Days & Weeks Personal stories of lives changed by abortion restrictions in the post-Roe era
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Days & Weeks

Dr. Austin Dennard at her home in Dallas in May. She is one of 13 patients and two other doctors suing Texas over its abortion bans. LM Otero/AP hide caption

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LM Otero/AP

For one Texas doctor, abortion bans are personal and professional

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Two mothers faced vastly different outcomes when they got pregnant and needed medical care in Texas. Nitashia Johnson and Danielle Villasana for NPR hide caption

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Nitashia Johnson and Danielle Villasana for NPR

In post-Roe Texas, 2 mothers with traumatic pregnancies walk very different paths

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Dustin and Jaci Statton in an engagement photo from 2021. Jaci found out she had a partial molar pregnancy and couldn't get the abortion she needed in Oklahoma. They traveled to Kansas for care. Rachel Megan Photography hide caption

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Rachel Megan Photography

'I'll lose my family.' A husband's dread during an abortion ordeal in Oklahoma

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Paige Vickers for NPR

Fear of pregnancy: One teen's story in post-Roe America

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Samantha Casiano and Luis Villasana and had a baby last week who died shortly after birth. The fatal condition was diagnosed at 20 weeks of pregnancy. When Casiano asked her OB-GYN what her options were, she was told, "You don't have any options. You have to go on with your pregnancy." Kelsey Durell hide caption

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Kelsey Durell

A Good Friday funeral in Texas. Baby Halo's parents had few choices in post-Roe Texas

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Lauren Miller, of Dallas, Texas, says that her state's abortion laws added to the stress and turmoil her family faced after one of her twins was diagnosed with a fatal condition in utero. Nitashia Johnson for NPR hide caption

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Nitashia Johnson for NPR

3 abortion bans in Texas leave doctors 'talking in code' to pregnant patients

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Lauren Miller at her home in Dallas, in January 2023. When she was 15 weeks pregnant, she traveled to Colorado to have a "selective reduction" abortion, after one of her twins was diagnosed with a fatal condition. Nitashia Johnson for NPR hide caption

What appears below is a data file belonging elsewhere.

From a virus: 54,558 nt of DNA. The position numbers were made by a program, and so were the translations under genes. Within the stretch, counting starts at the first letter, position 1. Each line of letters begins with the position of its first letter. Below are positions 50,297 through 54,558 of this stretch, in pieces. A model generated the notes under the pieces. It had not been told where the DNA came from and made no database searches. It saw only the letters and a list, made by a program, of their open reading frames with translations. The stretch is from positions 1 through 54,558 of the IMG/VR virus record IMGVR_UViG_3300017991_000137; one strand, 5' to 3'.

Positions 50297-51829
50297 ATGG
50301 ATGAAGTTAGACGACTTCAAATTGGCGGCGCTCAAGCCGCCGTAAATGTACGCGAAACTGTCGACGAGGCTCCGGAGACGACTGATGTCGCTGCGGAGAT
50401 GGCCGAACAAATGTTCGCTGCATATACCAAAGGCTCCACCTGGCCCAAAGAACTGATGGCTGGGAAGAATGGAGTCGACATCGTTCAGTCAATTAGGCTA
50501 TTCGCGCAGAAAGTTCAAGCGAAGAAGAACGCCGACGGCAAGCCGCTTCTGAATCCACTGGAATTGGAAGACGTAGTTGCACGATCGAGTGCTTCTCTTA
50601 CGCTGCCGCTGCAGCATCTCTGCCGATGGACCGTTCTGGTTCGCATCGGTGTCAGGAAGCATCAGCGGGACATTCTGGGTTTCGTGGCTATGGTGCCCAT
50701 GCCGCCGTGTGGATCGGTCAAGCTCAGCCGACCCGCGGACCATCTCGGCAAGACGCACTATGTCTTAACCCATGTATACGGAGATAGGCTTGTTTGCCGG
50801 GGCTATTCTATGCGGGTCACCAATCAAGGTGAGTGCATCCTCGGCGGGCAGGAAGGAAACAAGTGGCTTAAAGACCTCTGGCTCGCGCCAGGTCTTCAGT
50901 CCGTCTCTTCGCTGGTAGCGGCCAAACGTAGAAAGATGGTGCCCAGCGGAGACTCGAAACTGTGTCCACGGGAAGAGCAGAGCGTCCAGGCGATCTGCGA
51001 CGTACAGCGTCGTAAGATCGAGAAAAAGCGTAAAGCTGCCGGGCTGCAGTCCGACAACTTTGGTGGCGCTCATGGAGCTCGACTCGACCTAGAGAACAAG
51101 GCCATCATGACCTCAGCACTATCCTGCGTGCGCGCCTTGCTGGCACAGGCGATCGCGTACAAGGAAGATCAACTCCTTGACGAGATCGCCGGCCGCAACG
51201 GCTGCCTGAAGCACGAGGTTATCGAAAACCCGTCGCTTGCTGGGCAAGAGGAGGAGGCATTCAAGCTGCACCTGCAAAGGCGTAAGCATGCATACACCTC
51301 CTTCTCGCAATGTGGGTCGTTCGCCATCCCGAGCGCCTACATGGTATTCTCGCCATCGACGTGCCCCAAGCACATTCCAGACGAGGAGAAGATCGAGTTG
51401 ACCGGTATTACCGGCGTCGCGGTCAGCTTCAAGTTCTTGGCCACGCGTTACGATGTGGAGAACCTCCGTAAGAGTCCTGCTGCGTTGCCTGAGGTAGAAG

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Nitashia Johnson for NPR

To safeguard healthy twin in utero, she had to 'escape' Texas for abortion procedure

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Kaitlyn and Landon Joshua were worried for Kaitlyn's health when she started to bleed heavily and had labor-like pains early in her pregnancy. But two different emergency rooms she went to wouldn't confirm she was miscarrying or explain her treatment options. Claire Bangser for NPR hide caption

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Claire Bangser for NPR

Bleeding and in pain, she couldn't get 2 Louisiana ERs to answer: Is it a miscarriage?

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Paige Vickers for NPR

Because of Wisconsin's abortion ban, one mother gave up trying for another child

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Weeks after her miscarriage was confirmed, Christina Zielke started bleeding heavily while on a trip out of town. At an ER in Ohio, she was given tests but no treatment, and discharged soon after, still bleeding. She says she was told the hospital needed proof there was no fetal development. Meredith Rizzo/NPR hide caption

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Meredith Rizzo/NPR

Her miscarriage left her bleeding profusely. An Ohio ER sent her home to wait

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Karla Renée was 18 weeks into her pregnancy when she and her husband Sam learned that the fetus had a serious genetic anomaly that could lead to severe physical and mental disabilities. They were faced with an enormous and pressing decision. In North Carolina, where they live, the current law forbids abortion after 20 weeks gestational age. Max Posner/NPR hide caption

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Max Posner/NPR

At 18 weeks pregnant, she faced an immense decision with just days to make it

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Elizabeth and James Weller at their home in Houston two months after losing their baby girl due to a premature rupture of membranes. Elizabeth could not receive the medical care she needed until several days later because of a Texas law that banned abortion after six weeks. Julia Robinson for NPR hide caption

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Julia Robinson for NPR

Because of Texas' abortion law, her wanted pregnancy became a medical nightmare

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